This article demonstrates how to convert bytes into the user-defined data structures using dynamically emitted code.
Sasha Goldshtein wrote an excellent article on this topic, analyzing various ways to read user-defined structs from byte arrays. This article builds on his work and proposes a faster and more generic alternative using code generation. The attached code includes both Sasha's original code and an open source toolkit that helps with the code generation.
The fastest solution shown by Sasha's article was using the
fixed keyword for non-generic types:
static unsafe Packet ReadUsingPointer(byte data)
fixed (byte* packet = &data)
To make this truly useful, we need to have a generic method:
static T Packet ReadUsingPointer<T>(byte data)
fixed (byte* packet = &data)
return *(T*)packet; }
Unfortunately, due to the limitations of C#, it is not possible to create a generic method
T ReadIntoStruct<T>(byte data), so replacing
Packet with generic
T simply would not compile, even if
T is restricted to value types (
struct). To compile,
T must adhere to a different set of requirements set forth in §18.2 of the C# language specifications v3.0:
An unmanaged-type is any type that isn't a reference-type and doesn't contain reference-type fields at any level of nesting. In other words, an unmanaged-type is one of the following:
• sbyte, byte, short, ushort, int, uint, long, ulong, char, float, double, decimal, or bool.
• Any enum-type.
• Any pointer-type.
• Any user-defined struct-type that contains fields of unmanaged-types only.
strings are not in that list, even though you can use them in structs. Fixed-size arrays of unmanaged-types are allowed.
The proposed solution is to dynamically generate identical method but for a given type, and use a generic interface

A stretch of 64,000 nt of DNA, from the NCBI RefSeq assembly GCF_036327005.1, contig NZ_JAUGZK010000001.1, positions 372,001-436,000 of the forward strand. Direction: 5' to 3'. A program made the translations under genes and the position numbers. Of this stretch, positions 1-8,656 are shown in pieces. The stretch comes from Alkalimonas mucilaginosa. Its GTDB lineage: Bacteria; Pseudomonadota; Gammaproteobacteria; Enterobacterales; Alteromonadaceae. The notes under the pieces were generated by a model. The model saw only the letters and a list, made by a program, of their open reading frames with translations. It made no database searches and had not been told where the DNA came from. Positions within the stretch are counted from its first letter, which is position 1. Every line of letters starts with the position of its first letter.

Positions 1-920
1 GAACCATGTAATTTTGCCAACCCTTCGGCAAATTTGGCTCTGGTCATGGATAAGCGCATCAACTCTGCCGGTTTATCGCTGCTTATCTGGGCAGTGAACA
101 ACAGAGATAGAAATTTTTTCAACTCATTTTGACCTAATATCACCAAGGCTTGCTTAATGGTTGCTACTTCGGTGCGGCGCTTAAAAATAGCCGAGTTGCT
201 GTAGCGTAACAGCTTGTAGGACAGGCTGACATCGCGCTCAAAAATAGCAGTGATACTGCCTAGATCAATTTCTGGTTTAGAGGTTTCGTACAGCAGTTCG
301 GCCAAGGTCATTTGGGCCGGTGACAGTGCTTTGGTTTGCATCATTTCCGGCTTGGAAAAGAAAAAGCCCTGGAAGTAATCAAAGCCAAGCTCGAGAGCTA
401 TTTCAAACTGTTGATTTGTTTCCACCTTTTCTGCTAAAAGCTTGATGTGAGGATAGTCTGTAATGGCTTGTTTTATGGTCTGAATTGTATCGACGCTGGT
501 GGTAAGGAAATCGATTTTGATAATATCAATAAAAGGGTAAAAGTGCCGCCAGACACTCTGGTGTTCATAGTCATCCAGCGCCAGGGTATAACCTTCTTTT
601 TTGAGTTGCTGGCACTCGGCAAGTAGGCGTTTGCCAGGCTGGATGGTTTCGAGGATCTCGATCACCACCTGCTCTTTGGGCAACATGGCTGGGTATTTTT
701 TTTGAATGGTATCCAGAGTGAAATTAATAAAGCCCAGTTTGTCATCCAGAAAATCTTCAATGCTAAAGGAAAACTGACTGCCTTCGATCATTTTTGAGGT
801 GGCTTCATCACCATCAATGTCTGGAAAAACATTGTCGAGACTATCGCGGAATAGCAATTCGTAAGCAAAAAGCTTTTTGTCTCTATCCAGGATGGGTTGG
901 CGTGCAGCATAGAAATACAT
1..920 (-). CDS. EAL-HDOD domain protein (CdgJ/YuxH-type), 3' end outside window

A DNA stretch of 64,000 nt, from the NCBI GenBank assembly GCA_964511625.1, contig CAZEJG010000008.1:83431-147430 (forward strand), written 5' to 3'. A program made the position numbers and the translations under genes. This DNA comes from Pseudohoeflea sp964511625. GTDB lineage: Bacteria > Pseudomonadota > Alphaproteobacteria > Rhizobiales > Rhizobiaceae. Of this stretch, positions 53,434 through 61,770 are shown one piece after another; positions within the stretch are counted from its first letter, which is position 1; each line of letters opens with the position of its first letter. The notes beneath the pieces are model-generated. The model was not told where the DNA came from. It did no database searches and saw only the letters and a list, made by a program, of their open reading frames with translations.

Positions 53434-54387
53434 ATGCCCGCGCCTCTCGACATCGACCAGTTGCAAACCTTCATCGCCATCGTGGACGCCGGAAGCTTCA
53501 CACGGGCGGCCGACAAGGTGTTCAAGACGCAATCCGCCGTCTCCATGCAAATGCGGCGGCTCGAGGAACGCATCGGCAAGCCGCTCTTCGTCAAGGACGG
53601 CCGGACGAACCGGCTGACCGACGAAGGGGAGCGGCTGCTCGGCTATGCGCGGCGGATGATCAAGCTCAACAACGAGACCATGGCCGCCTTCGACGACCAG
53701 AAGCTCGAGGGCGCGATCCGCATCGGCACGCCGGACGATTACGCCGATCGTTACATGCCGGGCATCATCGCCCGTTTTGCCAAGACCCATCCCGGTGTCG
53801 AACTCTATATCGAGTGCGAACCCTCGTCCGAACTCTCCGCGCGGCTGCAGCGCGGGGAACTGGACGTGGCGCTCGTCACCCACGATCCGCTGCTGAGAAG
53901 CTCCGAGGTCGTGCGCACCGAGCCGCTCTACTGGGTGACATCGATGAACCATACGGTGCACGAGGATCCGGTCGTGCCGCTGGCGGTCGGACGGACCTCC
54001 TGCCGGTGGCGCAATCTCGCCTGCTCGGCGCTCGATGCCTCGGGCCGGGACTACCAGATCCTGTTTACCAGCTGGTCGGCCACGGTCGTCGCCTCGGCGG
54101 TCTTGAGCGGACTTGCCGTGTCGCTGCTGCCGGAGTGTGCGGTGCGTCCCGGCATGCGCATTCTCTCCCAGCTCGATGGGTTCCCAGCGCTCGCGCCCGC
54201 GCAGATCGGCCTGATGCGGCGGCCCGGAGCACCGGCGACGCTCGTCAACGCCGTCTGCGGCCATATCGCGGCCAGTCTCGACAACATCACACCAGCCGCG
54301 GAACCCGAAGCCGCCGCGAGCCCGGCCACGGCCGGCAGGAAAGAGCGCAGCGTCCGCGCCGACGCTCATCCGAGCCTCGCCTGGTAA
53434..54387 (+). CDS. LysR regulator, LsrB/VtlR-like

ICall<T>. Alternatively, a
static method is also generated to compare the cost of calling
static and interface methods.
To avoid any strange behavior when
<code>T does not satisfy unmanaged-type requirements, we have to validate type
T recursively against all of the rules -
TypeExtensions.ThrowIfNotUnmanagedType(). I just hope some day the object
Type will have a simple property to check instead of all the code I had to write, but for now it's an extension method on
Common Intermediary Language (CIL) is fairly complex, but deep understanding is not needed to accomplish method generation. First, I used Reflector to view the CIL generated for the prototype methods. Then, I adapted an excellent OSS library Business Logic Toolkit for .NET to emit CIL identical to the prototype but for a different type. This article gives a good introduction on how to use toolkit's emit functionality. In my code, I changed all the helper classes into extension methods, making the process much more streamlined.
Here is what the method generation looks like. Note the replacement of
ReadingStructureData.Packet with the type of another item.
var emit = methodBuilder.GetILGenerator();
var l0 = emit.DeclareLocal(typeof (byte).MakeByRefType(), true);
var l1 = emit.DeclareLocal(itemType);
var L_0012 = emit.DefineLabel();
.ldarg(methodBuilder, param) .ldc_i4_0() .ldelema(typeof (byte)) .stloc(l0) .ldloc(l0) .conv_i() .ldobj(itemType) .stloc(l1) .leave_s(L_0012) .MarkLabelExt(L_0012) .ldloc(l1) .ret() ;
Using the Code
The sample creates two methods - one as an interface, which requires an instance of an object, and a delegate to
Func<byte, Packet> staticDelegate;
WrapperFactory.Instance.CreateDynamicMethods(out interfaceObj, out staticDelegate);
var result = staticDelegate(sourceData); var result = interfaceObj.ReadItem(sourceData);
Even though the numbers change from run to run, the overall results are that generated code is close in speed to prototype. Also note the time it takes to emit the new code. Even though the time would be reduced when multiple types are wrapped, it is still significant.
Calling static prototype: 199.00
Calling interface prototype: 214.00
Creating dynamic methods: 14.00
Calling generated static: 213.00 (07% slower than static prototype)
Calling generated interface: 221.00 (03% slower than interface prototype)
Points of Interest
Even though .NET specification states that the statements
fixed(byte *p = array) and
fixed(byte *p = &array) are equivalent, IL showed a completely different story. The first statement generated significantly more IL instructions. An issue has been created at Microsoft Connect. You can view the IL code difference there.
- 2/14/2009 - Initial upload
- 2/19/2009 - Updated to remove external code dependencies